Wildland Firefighter Foundation
Wildland Firefighter Foundation
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  1. #11
    Join Date
    Aug 2007
    Posts
    4
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    Default Re: Fireline EMT/Medic Packs

    CeeBee,

    For the past few years I have been working on a similar project for a large fire agency in California( since the Firescope line paramedic guidelines went draft.) The question you posed on which type of pack was one of the most difficult problems we had to overcome. In a nutshell, what we found was a separate backpack with sewn in FSS buckles provided the most flexibility.

    The amount of equipment is clearly defined in the FEMP document. The main constraint with this is weight. If you are assigned to the "Line" you need to be prepared to hike and as such you need to have a pack or set-up that will allow this. Aside from you personal gear or personal pack we used 30 lbs as an absolute maximum for the medical pack.

    We did not have success in fitting the "required" Firescope complement into any of the currently available commercial fireline packs, especially if you consider you need to have the necessities in that pack to support a 12 or 24 hour shift.

    When you combine the issue of everyone having a different types of fire packs, everyone not wanting to switch into an "issued" pack, the high cost of issueing everyone the same pack, what you come up with is picking a good specialty medical pack that everyone can use and wear in addition to your fire pack.

    Our FEMP kits includes a BLS bag, an ALS bag, and restock.

    Hope that helps...........



    AJ- I met with RF and BO the other day and discussed some of these issue and they said you might want to get together and see what we have done...let me know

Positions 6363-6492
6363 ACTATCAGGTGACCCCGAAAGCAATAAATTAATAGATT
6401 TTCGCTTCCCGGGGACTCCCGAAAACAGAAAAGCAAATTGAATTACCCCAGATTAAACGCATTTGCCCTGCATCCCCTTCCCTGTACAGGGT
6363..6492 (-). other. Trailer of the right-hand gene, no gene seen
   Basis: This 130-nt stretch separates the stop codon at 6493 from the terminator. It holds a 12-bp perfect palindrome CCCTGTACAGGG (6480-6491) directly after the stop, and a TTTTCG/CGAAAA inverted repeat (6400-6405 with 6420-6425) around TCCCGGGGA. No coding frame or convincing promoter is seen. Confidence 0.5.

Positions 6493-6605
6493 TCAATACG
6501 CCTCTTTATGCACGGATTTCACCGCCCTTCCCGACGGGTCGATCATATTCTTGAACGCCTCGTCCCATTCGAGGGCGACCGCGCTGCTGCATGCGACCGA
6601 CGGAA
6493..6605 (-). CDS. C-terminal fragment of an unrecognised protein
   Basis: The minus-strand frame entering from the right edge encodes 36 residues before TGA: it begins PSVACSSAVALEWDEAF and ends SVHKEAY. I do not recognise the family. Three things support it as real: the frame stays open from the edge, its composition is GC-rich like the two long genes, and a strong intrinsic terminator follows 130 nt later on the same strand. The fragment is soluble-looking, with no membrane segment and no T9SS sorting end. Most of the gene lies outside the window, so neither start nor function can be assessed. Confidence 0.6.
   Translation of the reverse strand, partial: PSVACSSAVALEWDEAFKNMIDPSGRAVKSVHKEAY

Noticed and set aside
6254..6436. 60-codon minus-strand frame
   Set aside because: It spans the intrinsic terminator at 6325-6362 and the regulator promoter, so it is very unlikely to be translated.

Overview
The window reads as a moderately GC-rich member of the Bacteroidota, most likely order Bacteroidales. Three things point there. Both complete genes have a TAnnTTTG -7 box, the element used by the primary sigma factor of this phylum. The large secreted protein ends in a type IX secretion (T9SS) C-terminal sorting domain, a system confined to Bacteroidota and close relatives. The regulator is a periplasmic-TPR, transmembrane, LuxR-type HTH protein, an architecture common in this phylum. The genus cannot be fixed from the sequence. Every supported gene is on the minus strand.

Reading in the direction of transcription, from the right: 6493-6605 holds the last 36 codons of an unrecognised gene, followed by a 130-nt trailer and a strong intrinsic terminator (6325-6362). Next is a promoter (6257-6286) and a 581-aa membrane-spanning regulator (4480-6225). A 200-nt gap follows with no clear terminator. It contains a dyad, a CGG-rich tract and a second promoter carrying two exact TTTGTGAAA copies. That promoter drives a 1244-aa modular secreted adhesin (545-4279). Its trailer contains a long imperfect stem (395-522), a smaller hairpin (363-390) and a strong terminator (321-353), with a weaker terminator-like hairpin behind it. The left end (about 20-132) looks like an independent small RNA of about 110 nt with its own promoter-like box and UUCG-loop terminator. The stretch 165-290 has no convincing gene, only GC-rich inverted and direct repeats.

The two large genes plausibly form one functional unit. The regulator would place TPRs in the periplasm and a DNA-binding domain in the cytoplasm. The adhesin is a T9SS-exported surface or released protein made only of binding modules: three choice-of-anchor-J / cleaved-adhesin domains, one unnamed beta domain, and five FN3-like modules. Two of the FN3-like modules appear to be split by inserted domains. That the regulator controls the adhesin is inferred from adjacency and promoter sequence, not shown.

2. #12
    Join Date
    Aug 2007
    Location
    SO CAL
    Posts
    50
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    Default Re: Fireline EMT/Medic Packs

    Hello..

    Take a look at what Mystery Ranch has, we are looking at the EMS Pack they make mostly because it can carry everything we need. For the AED's make sure you get one that can take the shock and abuse of a wildland firefighter. Phillips makes a great AED cost a little more but worth the extra for what it has to offer.


    Stay Safe!
    Last edited by Mod-Green; 05-28-2010 at 19:59. Reason: Removed links.

  3. #13
    Join Date
    Mar 2008
    Posts
    10
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    Default Re: Fireline EMT/Medic Packs

    Most of my single resource assignments I get are for Line EMT, and over the past 7 years I had a full range of assignments from basic blisters to multiple fatality. It is hard to prepare for this assignments because you don't know if you are going to be vehicle based or hiking the line with the crews, so I have vehicle based equipment, and then there is line gear.

    When it comes to being out on the line with handcrews I carry what I can, but I can't carry everything. When I am out with the shot crews I limit my EMS bags and equipment to 12lbs, and take the wilderness perspective and carry just the essentials.

    I use a Mystery Ranch handcrew pack (love it!), it is able to carry everything I need to be from the fire side of things; and for EMS equipment I have two Conterra ski patrol style EMS bags that get clip onto the outside.